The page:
Connecting with College Reps
The college admission representatives assigned to SI, especially private universities and colleges, are the key people to connect with. They are the evaluators of all students' applications from the San Francisco area. How you conduct yourself and approach them is key in the application process. Below are tips on what to do and what not to do as communicated to SI from the college representatives from the University of Chicago and Williamette University.
- Get on the colleges' mailing list
- Do your homework
- Be real
- Be personable
- Steps to connecting with a college representative
- What can hurt you - Part I
- What can hurt you - Part II
- What can hurt you - Part III
- What can hurt you - Part IV
- What can hurt you - Part V
- What can hurt you - Part VI
- Key opportunities to connect
- When you connect with a rep...
- When you visit a college campus..
- If you cannot visit the campus....
- Know the peaks and valleys of an admisison representative schedule
- When you send an email question to a college representative...
- Tips on emails
- Tips on phone communication
- Tips on snail mail
- Utilize social media hubs
- Tips at the fair
- Recommended books
Before communicating with college representatives - make sure you have read their brochures or check out their websites thoroughly. This will demonstrate you are really interested in the campus. NEVER ASK A QUESTION THAT IS ON THEIR WEBSITE. Asking questions like, "Do you offer...." demonstrates a student is not familiar with the campus and may not be a best fit for the campus.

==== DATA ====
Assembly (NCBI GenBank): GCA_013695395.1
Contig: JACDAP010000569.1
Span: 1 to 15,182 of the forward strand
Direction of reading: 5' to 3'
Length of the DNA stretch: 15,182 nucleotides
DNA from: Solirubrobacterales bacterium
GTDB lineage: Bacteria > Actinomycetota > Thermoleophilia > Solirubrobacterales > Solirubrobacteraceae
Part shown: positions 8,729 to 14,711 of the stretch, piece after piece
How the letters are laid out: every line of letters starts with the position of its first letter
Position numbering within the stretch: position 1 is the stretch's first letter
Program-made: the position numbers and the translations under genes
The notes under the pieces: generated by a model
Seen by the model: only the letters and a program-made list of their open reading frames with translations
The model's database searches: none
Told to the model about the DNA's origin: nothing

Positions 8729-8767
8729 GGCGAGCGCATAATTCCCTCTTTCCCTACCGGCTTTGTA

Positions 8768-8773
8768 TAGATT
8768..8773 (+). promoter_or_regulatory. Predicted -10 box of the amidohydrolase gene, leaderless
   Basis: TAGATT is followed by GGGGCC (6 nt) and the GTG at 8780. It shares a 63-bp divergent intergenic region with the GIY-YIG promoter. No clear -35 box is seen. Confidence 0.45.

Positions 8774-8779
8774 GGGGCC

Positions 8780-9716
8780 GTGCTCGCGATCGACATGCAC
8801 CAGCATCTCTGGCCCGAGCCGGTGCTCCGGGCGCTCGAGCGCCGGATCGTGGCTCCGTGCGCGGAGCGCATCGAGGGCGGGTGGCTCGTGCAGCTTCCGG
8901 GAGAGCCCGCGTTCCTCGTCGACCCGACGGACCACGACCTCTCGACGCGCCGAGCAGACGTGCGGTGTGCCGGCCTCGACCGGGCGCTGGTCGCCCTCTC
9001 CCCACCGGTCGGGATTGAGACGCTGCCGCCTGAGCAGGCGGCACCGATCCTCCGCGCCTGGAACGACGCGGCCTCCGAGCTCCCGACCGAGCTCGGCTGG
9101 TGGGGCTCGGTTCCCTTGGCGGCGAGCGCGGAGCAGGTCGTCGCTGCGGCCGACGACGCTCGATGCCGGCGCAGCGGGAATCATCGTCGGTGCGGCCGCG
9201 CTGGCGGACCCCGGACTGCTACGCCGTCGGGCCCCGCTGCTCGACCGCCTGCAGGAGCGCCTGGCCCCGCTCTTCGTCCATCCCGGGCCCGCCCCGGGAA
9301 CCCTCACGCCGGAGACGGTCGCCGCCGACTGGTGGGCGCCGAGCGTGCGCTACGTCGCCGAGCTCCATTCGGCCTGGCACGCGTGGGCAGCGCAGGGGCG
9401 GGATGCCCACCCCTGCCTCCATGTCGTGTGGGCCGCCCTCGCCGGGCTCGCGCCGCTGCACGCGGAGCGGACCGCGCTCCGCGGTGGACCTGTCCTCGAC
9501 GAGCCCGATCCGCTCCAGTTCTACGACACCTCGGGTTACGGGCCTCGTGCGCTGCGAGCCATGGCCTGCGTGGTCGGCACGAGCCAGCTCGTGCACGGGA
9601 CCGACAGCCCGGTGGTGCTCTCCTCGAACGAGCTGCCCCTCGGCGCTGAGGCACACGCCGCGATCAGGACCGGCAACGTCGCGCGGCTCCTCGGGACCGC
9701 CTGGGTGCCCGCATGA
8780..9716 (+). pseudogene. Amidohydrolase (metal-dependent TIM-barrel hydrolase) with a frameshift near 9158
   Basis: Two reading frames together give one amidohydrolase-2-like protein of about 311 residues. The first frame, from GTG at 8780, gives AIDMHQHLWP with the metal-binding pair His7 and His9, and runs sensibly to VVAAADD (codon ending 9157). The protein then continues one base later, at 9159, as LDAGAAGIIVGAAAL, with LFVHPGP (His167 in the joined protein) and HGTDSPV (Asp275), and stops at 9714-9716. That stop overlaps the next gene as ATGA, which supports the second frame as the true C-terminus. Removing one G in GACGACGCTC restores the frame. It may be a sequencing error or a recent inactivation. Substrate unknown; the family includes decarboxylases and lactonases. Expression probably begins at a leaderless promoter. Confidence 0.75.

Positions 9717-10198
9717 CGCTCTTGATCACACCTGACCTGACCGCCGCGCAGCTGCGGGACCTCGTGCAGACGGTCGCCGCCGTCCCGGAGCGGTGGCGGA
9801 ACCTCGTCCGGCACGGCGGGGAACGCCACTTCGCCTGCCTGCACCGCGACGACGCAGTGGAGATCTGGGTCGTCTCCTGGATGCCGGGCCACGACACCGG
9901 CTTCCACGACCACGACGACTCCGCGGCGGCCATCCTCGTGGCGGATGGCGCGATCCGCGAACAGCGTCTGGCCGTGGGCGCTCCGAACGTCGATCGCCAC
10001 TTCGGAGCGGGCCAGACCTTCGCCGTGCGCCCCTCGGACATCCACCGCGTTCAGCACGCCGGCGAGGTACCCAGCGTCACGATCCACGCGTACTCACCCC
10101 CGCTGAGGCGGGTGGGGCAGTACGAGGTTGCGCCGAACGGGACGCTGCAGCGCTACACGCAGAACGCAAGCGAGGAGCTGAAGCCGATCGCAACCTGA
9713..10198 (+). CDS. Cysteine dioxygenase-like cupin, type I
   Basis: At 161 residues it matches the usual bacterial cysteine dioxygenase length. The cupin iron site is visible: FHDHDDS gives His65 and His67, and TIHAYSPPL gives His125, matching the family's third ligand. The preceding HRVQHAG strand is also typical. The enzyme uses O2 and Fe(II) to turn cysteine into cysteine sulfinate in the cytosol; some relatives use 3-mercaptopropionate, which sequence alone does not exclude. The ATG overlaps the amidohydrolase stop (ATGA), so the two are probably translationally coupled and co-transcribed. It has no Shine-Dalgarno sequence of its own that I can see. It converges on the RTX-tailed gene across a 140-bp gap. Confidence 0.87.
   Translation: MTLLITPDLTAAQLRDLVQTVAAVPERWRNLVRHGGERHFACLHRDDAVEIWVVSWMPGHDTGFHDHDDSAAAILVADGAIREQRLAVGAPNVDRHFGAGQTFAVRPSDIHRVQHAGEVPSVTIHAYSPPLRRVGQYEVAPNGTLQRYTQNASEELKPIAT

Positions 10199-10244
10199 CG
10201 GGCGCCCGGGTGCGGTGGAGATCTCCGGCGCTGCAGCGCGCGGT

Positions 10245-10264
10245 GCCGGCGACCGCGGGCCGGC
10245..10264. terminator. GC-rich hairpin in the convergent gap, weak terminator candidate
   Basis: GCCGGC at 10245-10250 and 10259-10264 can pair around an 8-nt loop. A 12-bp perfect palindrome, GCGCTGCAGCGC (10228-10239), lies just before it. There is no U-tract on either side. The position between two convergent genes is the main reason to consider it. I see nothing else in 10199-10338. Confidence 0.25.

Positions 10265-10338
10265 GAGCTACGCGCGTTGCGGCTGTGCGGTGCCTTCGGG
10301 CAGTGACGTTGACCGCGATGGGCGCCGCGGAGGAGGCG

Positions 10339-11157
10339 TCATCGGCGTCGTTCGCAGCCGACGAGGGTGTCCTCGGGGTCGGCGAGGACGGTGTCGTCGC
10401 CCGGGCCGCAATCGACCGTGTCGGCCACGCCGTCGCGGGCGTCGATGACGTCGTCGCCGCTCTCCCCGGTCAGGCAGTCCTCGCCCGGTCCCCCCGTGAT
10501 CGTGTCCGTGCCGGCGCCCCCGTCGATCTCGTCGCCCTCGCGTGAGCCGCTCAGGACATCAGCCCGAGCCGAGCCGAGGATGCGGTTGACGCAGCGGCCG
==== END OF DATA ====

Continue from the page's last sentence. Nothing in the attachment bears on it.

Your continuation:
Good sites to view to aid in this process:
Department of your major
Research the campus on the web and find out who is the college representative for SI.
Connect with a local alum so you can inquire further about the campus. The undergraduate admissions office will have contact information of local alums in the area.
Inquire early to set up an interview with the college representative or local alum. Some campuses fill up spots fast when they came in the area like USC.
Focus on the connection to learn more about how to prepare your college application. Remember you have about 30 seconds to 5 minutes when connecting with representatives. Speaking with them via email, high school visits or at info sessions are better times to have a short conversation with them. College fairs provide the opportunity to introduce yourself rather to representatives.
It is never TOO early to outreach to the admission representative.
Determine if the campus is in session or if your representative can meet you for an appointment. Prepare well thought out questions ahead of time.
Campuses take into consideration if local students do not visit their campus.
When you visit a campus:
-Meet individually with faculty members if possible
-See if a campus will do an overnight
-Have an interview on campus, if possible
-Visit a residential hall (may be separate from campus)
-Eat at a dining hall
-Sit in a class
-Shadow a current student
College Admission: From Application to Acceptance, Step by Step Advice by 50 Deans of Admissions
By Mamlet, former dean of Stanford, Swarthmore, Sarah Lawrence
Don't Stalk the Admissions Officer: How to Survive the College Admissions Process without Losing Your Mind [Paperback] by Risa Lewak (Author) (2010)
How to survive the college admissions process without losing your mind.
By: Risa Lewak